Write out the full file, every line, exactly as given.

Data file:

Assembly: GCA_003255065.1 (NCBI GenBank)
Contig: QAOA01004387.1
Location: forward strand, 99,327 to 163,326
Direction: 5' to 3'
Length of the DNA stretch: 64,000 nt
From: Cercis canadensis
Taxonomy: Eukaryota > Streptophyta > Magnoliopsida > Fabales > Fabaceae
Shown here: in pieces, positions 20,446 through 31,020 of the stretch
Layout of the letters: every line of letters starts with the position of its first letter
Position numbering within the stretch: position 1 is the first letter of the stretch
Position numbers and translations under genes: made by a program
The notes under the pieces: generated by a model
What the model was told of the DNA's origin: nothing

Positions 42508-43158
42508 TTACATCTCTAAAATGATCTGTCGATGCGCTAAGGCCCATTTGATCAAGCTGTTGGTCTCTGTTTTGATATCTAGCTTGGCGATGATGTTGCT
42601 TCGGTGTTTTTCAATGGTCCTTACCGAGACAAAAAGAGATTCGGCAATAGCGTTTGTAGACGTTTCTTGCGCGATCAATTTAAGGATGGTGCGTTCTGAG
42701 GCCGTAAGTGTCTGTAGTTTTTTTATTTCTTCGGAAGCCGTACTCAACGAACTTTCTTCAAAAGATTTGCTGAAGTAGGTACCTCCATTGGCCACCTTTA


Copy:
Assembly: GCA_003255065.1 (NCBI GenBank)
Contig: QAOA01004387.1
Location: forward strand, 99,327 to 163,326
Direction: 5' to 3'
Length of the DNA stretch: 64,000 nt
From: Cercis canadensis
Taxonomy: Eukaryota > Streptophyta > Magnoliopsida > Fabales > Fabaceae
Shown here: in pieces, positions 20,446 through 31,020 of the stretch
Layout of the letters: every line of letters starts with the position of its first letter
Position numbering within the stretch: position 1 is the first letter of the stretch
Position numbers and translations under genes: made by a program
The notes under the pieces: generated by a model
What the model was told of the DNA's origin: nothing

Positions 42508-43158
42508 TTACATCTCTAAAATGATCTGTCGATGCGCTAAGGCCCATTTGATCAAGCTGTTGGTCTCTGTTTTGATATCTAGCTTGGCGATGATGTTGCT
42601 TCGGTGTTTTTCAATGGTCCTTACCGAGACAAAAAGAGATTCGGCAATAGCGTTTGTAGACGTTTCTTGCGCGATCAATTTAAGGATGGTGCGTTCTGAG
42701 GCCGTAAGTGTCTGTAGTTTTTTTATTTCTTCGGAAGCCGTACTCAACGAACTTTCTTCAAAAGATTTGCTGAAGTAGGTACCTCCATTGGCCACCTTTA